By Randy Sly
Bishop Robert Duncan has fought for orthodoxy within the Episcopal Church for years. The battle has cost him a lot. This Thursday it may cost him his episcopate in the Episcopal Church.
WASHINGTON (Catholic Online) - Last November Catholic Online reported that charges had been brought against The Rt. Rev. Robert Duncan, Bishop of the Diocese of Pittsburgh, by members of his diocese. This Thursday, September 18, the House of Bishops may vote to depose the bishop based on those charges... without a trial.
The charges of abandonment were certified by a Board of Review, which forwarded a report to the Presiding Bishop, Mrs. Katherine Jefforts Schori.The timing of the vote and the lack of trial may, in part, be due to a vote being taken by the diocese on October 4 to secede from The Episcopal Church USA (TEC). By removing Bishop Duncan, the momentum for such a move may be significantly lost.
The entire diocese, however, is not in one accord about leaving TEC. Opponents of the bishop have vowed to maintain a loyalty to the American church, with assurances that the diocese will continue. Obviously, the assets of the diocese are a major focal point for the dispute.
In a pastoral letter to the diocese, Bishop Duncan wrote:
"TO THE CLERGY AND PEOPLE OF THE DIOCESE OF PITTSBURGH:
"Beloved in the Lord, In a letter to the House of Bishops yesterday, Presiding Bishop Katharine Jefferts Schori made it clear that there will be a vote this coming Thursday on whether to depose me from the ministry of the Episcopal Church.The charge is abandonment of the Communion of the Church, a charge initiated by five priests and sixteen laypeople of the Diocese of Pittsburgh. Much of the 'evidence' in the case is put forward by the House of Bishops Property Task Force, drawn directly from the Calvary litigation.
"We have long suspected that a principal purpose in the Calvary litigation was to have me removed, by whatever means, before the realignment vote. Whatever the purported evidence, I continue to maintain that the House of Bishops 'vote' will be a gross violation of the Constitution and Canons of the Episcopal Church.There are two things I would say, and one thing I would ask.
"First, whatever happens on Thursday as to my status, the Diocese will carry forward under rules long-ago established. If I am 'removed,' the Standing Committee will be the Ecclesiastical Authority.Together with all the leadership presently in place, both appointed and elected, the Standing Committee will carry us through to our October 4th Annual Convention and beyond. We as a Diocese will not be intimidated or turned from our over-riding commitment, which is faithfulness to our Lord and Savior Jesus Christ within the mainstream of Anglicanism.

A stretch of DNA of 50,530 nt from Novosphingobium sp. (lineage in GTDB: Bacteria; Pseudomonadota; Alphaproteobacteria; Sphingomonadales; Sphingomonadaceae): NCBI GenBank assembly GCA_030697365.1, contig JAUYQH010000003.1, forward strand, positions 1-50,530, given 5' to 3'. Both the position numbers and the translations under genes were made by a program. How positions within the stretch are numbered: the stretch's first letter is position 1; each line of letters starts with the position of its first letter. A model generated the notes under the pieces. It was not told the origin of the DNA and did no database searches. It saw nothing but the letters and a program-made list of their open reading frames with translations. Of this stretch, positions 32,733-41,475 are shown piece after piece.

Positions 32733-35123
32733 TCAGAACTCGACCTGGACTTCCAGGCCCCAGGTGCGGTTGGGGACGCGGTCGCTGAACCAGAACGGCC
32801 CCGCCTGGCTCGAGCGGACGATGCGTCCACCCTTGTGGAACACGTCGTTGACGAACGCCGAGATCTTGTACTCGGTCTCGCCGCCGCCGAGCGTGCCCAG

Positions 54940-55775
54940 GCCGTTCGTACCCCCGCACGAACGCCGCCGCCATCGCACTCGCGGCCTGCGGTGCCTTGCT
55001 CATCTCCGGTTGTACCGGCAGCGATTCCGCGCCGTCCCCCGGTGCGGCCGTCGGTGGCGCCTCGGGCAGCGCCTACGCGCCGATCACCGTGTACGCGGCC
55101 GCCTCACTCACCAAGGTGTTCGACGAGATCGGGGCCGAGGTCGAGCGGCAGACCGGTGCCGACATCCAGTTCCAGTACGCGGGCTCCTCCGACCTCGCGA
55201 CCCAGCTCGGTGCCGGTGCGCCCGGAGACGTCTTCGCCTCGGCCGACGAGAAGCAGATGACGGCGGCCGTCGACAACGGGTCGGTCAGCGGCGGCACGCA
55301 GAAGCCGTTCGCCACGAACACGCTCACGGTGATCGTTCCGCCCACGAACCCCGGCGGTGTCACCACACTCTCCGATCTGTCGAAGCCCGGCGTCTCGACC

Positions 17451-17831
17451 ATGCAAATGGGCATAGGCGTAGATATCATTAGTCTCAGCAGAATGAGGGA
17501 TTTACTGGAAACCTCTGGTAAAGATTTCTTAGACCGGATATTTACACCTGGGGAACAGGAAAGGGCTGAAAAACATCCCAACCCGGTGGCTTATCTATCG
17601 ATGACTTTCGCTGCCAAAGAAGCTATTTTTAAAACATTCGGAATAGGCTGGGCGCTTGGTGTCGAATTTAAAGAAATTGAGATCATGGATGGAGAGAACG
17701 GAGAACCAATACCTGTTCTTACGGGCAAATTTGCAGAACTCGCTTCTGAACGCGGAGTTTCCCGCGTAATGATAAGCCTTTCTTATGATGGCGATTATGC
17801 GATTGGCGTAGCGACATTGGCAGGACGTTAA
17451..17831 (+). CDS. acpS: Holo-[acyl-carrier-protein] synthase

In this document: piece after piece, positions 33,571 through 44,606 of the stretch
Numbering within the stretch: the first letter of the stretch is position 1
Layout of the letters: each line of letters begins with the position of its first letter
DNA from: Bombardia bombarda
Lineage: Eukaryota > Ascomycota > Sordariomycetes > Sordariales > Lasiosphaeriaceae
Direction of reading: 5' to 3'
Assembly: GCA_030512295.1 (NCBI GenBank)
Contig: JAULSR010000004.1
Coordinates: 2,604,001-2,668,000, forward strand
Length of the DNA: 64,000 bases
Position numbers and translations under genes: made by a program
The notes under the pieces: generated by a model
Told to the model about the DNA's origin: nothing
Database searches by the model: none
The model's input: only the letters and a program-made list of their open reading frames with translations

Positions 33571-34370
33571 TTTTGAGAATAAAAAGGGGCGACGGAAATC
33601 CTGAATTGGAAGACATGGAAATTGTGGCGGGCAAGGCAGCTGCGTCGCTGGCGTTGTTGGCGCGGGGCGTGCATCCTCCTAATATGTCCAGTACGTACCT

"Second, I want to share with you the text of a letter I wrote to the entire House of Bishops on August 24th. It addresses my situation as yet one more manifestation of the moral collapse of the Episcopal Church in recent years. Whatever is decided on Thursday, this is a tragic moment for the Episcopal Church.
"Third, I ask you to pray, to pray for me, for Nara, for all our leaders, for our Diocese and, above all, for whatever will best serve our Lord's purposes. Today is the eleventh anniversary of my 'seating' as diocesan bishop. No one could have imagined that we (or I) would be facing this unprecedented trial without a trial. But at the beginning I asked you all to pray. You said you would. As a result, God has done remarkable things with and through us all.
"So fear not. It is confidence in our faithful God that will carry us all through to a better day, to the other side of the vote on September 18th and the other side of votes on October 4th. I expect that God will still grant me many years of service to the people and the place I have come to love so much. "[Because of the storm] they were frightened. But Jesus said to them: 'It is I; do not be afraid.' [John 6:19b-20]"
Mr. John H. Lewis, Jr. Bishop Duncan's attorney told David Virtue, of Virtue Online, pointing out that the Presiding Bishop and her chancellor are violating the canons of The Episcopal Church in order to "remove" Bishop Duncan prior to the diocesan convention in October. The move is clearly political in intent and nature.
According to Virtue, Lewis called the action "improper" because Duncan's actions are only "intentions." He cited the failed attempt to depose San Joaquin Bishop John-David Schofield, as a case in point. He further argued that both The Episcopal Church and the Province of the Southern Cone (under whose authority Duncan would come under) are members of the same "communion"- the Anglican Communion.
Lewis noted that the real intent of using this particular canon was to use the Task Force on Property disputes - not the Review Committee - for the purpose of seizing property. The Canons state that the case of an "inhibited" bishop must be referred to the HOB for action. Bishop Duncan has not been inhibited, let alone deposed. Jefferts Schori tried once before to inhibit him, but failed to get the consent of three senior bishops so had to drop it, albeit temporarily.
"If the presiding bishop really believes that Bishop Duncan's statements and 'intentions' violate the canons, then she should follow the honorable course prescribed by the canons, announce a presentment and give him a trial," Lewis stated.